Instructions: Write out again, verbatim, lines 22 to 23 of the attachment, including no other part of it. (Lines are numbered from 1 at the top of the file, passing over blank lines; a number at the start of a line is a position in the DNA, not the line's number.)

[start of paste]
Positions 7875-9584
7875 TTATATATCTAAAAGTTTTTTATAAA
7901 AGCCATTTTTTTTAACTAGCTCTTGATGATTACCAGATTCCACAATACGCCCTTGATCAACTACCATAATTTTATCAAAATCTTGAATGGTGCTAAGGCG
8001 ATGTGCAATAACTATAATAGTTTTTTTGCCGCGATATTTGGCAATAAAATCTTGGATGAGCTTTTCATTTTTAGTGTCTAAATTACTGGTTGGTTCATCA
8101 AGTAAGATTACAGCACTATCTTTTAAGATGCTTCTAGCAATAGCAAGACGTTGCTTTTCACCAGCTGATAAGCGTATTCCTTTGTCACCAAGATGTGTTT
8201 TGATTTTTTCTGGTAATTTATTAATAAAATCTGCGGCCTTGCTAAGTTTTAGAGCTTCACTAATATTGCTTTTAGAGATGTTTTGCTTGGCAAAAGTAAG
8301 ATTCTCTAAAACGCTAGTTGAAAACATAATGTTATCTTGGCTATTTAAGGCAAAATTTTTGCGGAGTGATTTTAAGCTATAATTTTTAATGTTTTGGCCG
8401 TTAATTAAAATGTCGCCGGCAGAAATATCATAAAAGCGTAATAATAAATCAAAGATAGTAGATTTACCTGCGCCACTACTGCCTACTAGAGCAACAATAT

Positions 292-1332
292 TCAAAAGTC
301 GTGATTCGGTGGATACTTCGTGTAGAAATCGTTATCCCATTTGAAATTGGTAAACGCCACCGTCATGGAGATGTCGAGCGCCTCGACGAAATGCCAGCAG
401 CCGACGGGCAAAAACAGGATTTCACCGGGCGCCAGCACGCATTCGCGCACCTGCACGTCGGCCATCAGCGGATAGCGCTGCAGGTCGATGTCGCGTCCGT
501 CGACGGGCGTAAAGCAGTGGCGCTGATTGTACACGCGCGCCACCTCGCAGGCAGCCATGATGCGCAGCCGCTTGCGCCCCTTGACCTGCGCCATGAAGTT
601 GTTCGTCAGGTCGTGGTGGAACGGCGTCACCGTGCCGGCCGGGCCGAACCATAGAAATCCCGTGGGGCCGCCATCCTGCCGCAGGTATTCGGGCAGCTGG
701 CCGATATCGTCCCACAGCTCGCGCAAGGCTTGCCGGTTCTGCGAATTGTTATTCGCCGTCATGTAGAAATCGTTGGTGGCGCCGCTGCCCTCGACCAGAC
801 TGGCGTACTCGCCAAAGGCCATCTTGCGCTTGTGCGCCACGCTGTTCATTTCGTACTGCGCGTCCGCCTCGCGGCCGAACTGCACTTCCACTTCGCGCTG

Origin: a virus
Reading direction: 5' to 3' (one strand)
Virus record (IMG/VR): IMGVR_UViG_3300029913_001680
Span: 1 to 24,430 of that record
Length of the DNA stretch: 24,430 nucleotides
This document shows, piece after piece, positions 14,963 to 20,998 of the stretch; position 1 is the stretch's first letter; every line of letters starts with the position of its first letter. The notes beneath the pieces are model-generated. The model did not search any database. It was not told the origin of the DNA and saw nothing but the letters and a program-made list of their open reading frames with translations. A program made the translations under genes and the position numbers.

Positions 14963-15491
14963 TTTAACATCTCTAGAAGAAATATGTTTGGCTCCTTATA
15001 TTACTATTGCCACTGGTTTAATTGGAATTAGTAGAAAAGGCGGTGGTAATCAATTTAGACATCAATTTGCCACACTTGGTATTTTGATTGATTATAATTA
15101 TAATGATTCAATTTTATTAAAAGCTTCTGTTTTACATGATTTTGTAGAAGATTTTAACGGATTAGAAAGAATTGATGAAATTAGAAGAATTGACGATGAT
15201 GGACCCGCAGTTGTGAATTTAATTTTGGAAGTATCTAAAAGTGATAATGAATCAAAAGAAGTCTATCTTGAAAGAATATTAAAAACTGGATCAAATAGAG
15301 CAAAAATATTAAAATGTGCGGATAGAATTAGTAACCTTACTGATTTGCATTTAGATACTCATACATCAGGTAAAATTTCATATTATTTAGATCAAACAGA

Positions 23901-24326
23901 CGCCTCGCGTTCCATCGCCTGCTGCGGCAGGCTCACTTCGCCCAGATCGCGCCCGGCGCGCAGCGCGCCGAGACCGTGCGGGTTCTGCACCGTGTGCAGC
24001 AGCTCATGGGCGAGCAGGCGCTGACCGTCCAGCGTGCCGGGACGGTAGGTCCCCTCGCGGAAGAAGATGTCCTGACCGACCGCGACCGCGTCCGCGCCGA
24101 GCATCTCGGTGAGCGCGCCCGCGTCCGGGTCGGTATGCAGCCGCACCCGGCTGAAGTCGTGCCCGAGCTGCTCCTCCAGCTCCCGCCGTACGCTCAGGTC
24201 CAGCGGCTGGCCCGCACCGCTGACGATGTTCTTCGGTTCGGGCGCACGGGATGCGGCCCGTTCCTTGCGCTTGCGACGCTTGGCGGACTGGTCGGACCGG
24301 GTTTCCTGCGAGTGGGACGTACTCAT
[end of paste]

This document shows, piece after piece, positions 14,963 to 20,998 of the stretch; position 1 is the stretch's first letter; every line of letters starts with the position of its first letter. The notes beneath the pieces are model-generated. The model did not search any database. It was not told the origin of the DNA and saw nothing but the letters and a program-made list of their open reading frames with translations. A program made the translations under genes and the position numbers.

Positions 14963-15491